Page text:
In article <mailman.11478.1404437416.18130.python-l...@python.org>,
Chris Angelico <ros...@gmail.com> wrote:
> On Fri, Jul 4, 2014 at 11:21 AM, Steven D'Aprano
> <steve+comp.lang.pyt...@pearwood.info> wrote:
> >> Summing up: if you care about other human beings, use spaces. If you
> >> don't care about other human beings, you may use tabs, but other human
> >> beings surely will take how you treat them into account ;-).
> > Ha ha, that's funny, I would have said the opposite: if you care about
> > keeping tools that expect spaces happy, use spaces, if you care about
> > allowing people to configure the look of your code, or poor unfortunates
> > who aren't using a programmer's editor, use tabs.
> Right. And hey. If you're a sufficiently competent programmer, you CAN
> get away with not caring about other human beings: either because
> you're so utterly valuable that people accept you despite your rough
> edges... or because you just script away the differences :)
> Now, if your *boss* doesn't understand about these things, it's
> possible to lose your job over stupid stuff like style guides.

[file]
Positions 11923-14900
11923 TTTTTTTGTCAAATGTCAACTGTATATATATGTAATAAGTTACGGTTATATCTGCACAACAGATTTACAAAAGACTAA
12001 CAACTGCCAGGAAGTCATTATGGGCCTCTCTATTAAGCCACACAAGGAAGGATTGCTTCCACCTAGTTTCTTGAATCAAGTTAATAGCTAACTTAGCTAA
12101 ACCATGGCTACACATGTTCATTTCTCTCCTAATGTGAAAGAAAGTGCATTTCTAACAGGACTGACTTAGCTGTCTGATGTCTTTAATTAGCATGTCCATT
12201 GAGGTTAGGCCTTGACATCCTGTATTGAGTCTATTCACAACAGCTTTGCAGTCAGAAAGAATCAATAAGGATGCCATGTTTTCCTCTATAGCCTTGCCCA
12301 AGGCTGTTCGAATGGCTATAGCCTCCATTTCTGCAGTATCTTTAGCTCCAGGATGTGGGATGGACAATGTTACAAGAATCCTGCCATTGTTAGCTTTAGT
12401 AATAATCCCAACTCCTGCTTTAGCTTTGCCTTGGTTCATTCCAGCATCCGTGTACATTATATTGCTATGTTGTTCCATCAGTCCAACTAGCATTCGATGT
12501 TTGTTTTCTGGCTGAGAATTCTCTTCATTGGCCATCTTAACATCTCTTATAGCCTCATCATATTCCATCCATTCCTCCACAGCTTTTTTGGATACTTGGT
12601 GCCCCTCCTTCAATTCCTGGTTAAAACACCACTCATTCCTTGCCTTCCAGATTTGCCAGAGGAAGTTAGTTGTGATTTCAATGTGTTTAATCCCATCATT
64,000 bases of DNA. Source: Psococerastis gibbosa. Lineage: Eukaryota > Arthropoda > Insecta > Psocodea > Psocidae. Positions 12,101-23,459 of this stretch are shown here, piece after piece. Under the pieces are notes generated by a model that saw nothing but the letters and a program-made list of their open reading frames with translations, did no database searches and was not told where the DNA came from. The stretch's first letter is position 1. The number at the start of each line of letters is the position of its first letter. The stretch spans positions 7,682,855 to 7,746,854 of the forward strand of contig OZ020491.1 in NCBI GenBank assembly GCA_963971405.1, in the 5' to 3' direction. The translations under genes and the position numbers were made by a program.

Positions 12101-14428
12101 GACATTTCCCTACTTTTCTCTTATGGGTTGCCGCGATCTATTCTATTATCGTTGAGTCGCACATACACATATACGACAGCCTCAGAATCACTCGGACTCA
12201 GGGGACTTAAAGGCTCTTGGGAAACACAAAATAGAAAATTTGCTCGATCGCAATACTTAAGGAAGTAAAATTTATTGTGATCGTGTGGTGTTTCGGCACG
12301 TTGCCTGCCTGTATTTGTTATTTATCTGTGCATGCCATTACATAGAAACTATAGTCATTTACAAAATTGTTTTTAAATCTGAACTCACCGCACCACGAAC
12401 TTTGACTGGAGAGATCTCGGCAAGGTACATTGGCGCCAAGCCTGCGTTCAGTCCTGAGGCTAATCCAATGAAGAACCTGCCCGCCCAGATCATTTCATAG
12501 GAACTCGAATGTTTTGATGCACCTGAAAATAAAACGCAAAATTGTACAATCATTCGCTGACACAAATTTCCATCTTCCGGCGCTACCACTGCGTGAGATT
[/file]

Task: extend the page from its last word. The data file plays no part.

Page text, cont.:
> Although to be fair, I'd been planning to quit for a long time, and
> the style guide was the last in a long line of problems, so when I
> kicked back and said basically "No, your style guide is a bad idea",
> it ended up with us parting ways. But that's a separate point.
The way I figure it, there are two things which have sucked up more
time, effort, and productivity than anything else. Buffer overrun bugs,
and arguments about whitespace (and placement of braces in those sorts
of languages). I'm not sure which order they go in.
Solving buffer overruns is easy; you use bounds-checked containers, or
languages which don't expose raw memory. Killing whitespace arguments
seems to be a far more intractable problem.